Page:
current spending round lasts until 2014, after that there will have to


be new cuts, fresh cuts, cuts upon cut, behind closed doors, in the


Treasury, they are looking at these figure, they will loom large in


your lives, and they will loom large in the next general election.


Here is the number cruncher in chief? What people haven't done now


is to look at what the pain would be like for spending departments,


we have calculated if you held NHS spending constant, or you cut


welfare, or decided to increase taxes.


We have already seen cuts 2.3% to all Government departments, in


order for the Chancellor to meet his own target of bringing the


budget into surplus by the end of 2017, he would have to do more than


the 2.3, he would have to do 3.8%. These are new items to be cut, not


a continuation of the same. For the first time tonight, the Institute


for Public Policy Research for Newsnight, tells us what they


actually mean, from 2015-2017, �8 billion less on the NHS, education


would see a cut of �4 billion. The eagle eyed among you will say


we have forgotten the ring-fenced departments, it is not certain, but


likely, that any Conservative Government will maintain the ring-


fence, Westminster is humming about keeping the ring-fence but stuffing


it with new responsibilities like social care. The IPPR is clear,


keeping the ring-fence for the NHS and Department for International


Development would mean 6% cuts to other departments, if you protected


education too, it would be cuts of 8% to other departments. If this is


too be a straubgt and you forgive crude calculation, it would mean


the lost of some 70 though defence personal, and 20,000 police


officers. -- 0,000 defence personal and


20,000 police officers. What a painful future, that is why they


are looking to make cuts to the welfare putting, it polls very well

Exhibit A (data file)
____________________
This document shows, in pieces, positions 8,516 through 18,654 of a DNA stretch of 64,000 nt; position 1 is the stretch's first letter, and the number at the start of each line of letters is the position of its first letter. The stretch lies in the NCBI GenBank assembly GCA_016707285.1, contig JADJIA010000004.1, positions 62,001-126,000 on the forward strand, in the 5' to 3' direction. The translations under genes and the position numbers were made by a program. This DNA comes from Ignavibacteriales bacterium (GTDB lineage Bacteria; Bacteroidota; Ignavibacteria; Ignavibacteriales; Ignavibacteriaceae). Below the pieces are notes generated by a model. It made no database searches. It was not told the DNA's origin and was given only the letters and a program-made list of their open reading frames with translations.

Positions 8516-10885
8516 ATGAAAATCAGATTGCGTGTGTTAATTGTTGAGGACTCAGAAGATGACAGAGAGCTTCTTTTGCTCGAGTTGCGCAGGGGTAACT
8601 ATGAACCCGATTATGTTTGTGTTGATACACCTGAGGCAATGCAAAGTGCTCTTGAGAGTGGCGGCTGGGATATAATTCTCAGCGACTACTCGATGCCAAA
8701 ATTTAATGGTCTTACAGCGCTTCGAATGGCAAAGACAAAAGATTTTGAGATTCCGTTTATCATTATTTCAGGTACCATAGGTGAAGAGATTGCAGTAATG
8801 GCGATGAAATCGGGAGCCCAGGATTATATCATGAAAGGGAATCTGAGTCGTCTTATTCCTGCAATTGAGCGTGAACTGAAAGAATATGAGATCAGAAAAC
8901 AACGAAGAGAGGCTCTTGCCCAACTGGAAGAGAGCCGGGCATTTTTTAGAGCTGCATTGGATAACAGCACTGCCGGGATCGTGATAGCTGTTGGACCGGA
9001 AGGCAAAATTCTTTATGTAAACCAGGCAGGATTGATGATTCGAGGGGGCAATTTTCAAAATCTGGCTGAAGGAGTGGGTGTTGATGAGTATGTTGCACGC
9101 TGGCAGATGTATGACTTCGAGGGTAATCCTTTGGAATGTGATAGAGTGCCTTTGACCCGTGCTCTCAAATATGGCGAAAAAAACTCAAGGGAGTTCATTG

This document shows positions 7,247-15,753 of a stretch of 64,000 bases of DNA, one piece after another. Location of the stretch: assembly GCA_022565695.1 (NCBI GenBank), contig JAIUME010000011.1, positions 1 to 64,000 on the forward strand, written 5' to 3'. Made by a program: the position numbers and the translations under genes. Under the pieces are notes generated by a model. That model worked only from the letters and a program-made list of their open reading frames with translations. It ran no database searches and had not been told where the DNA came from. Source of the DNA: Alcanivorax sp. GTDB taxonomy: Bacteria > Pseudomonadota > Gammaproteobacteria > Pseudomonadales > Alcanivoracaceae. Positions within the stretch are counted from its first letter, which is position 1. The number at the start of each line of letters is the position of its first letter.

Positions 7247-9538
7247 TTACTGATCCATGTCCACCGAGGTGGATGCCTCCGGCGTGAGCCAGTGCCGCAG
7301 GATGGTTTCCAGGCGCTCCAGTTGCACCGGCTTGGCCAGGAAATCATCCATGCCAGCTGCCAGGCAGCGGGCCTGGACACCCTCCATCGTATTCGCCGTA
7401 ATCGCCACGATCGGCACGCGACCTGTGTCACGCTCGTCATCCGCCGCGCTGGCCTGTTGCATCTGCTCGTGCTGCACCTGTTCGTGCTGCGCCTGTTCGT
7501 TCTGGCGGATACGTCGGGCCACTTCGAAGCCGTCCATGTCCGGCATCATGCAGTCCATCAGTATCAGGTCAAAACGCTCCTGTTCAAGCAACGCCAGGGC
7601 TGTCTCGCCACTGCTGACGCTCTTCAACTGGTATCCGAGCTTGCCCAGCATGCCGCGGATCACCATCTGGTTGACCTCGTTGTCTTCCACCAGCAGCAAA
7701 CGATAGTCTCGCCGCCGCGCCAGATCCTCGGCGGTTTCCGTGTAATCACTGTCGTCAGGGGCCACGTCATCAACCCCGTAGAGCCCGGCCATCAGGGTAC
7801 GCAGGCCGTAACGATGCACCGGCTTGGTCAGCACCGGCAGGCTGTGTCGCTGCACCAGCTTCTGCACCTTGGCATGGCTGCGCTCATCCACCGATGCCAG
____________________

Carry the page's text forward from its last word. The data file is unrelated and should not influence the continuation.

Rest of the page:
with target voters t would allow the Government to cut no further


than the amount it is cutting right now, 2.3% in budgets that aren't


ring-fenced, it wouldn't have to go as deep as the 3.8%. Cutting


welfare effectively halves the cuts other departments, defence, home


and education, must undergo. The Chancellor thinks the �10


billion to the welfare budget have a logic, and Lib Dems have to


accept them, otherwise they are sanctioning deeper cuts elsewhere.


The IPPR think-tank think it is a choice. You can choose to raise


more tax, cut certain forms of spending and not others, or cut


welfare, that is the public debate, whether we have the right inkind of


mix of options ashrailable. There are Lib Dems wondering out loud if


it needs jump leads in the economy for more spending. The think-tank


says more capital spending means more cuts to departments, large


ones, of 5.4%. If it all sounds like too much pain. In order to


meet its target the Government could go for a different kind of


pain, tax rises instead of spending cuts. It could try and bring in �20


billion in tax revenue, a mansion tax, the Lib Dem favoured option,


would only bring in a tenth of that, �2 billion, in order to get up to


that scale, you are looking at putting 4p on the basic rate of


income tax. After an election, the Government


could delay the whole thing, choosing to spend an extra �20


billion, investment in capital projects, lower than average cuts


to departmental spending, without cutting welfare. They could even


temporarily cut taxes. At this, those concerned about the UK's


level of debt shake their head. absolutely would not delay, because


delay costs, it costs you more money, particularly in debt


interest payment, and also you get political uncertainty because


everybody starts to wonder are you serious about this or not. All


politicians in all parties, I think, should be focused on doing this as